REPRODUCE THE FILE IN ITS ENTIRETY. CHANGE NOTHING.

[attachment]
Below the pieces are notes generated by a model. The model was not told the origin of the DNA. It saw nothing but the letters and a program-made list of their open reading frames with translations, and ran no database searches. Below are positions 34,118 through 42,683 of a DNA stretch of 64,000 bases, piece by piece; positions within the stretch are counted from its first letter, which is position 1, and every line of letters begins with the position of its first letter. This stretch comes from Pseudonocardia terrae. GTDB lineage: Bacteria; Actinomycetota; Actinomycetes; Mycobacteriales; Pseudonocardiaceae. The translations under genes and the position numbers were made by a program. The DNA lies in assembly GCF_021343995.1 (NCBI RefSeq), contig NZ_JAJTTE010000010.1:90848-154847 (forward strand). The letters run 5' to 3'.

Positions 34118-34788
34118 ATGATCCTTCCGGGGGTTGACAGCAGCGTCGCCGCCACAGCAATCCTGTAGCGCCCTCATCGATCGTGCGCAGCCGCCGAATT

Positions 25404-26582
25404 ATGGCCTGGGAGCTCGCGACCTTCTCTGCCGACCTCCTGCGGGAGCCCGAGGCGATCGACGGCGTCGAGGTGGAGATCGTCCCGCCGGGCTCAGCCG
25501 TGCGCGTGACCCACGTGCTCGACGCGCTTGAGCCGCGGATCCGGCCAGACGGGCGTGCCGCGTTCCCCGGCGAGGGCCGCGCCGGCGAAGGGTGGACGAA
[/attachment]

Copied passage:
Below the pieces are notes generated by a model. The model was not told the origin of the DNA. It saw nothing but the letters and a program-made list of their open reading frames with translations, and ran no database searches. Below are positions 34,118 through 42,683 of a DNA stretch of 64,000 bases, piece by piece; positions within the stretch are counted from its first letter, which is position 1, and every line of letters begins with the position of its first letter. This stretch comes from Pseudonocardia terrae. GTDB lineage: Bacteria; Actinomycetota; Actinomycetes; Mycobacteriales; Pseudonocardiaceae. The translations under genes and the position numbers were made by a program. The DNA lies in assembly GCF_021343995.1 (NCBI RefSeq), contig NZ_JAJTTE010000010.1:90848-154847 (forward strand). The letters run 5' to 3'.

Positions 34118-34788
34118 ATGATCCTTCCGGGGGTTGACAGCAGCGTCGCCGCCACAGCAATCCTGTAGCGCCCTCATCGATCGTGCGCAGCCGCCGAATT

Positions 25404-26582
25404 ATGGCCTGGGAGCTCGCGACCTTCTCTGCCGACCTCCTGCGGGAGCCCGAGGCGATCGACGGCGTCGAGGTGGAGATCGTCCCGCCGGGCTCAGCCG
25501 TGCGCGTGACCCACGTGCTCGACGCGCTTGAGCCGCGGATCCGGCCAGACGGGCGTGCCGCGTTCCCCGGCGAGGGCCGCGCCGGCGAAGGGTGGACGAA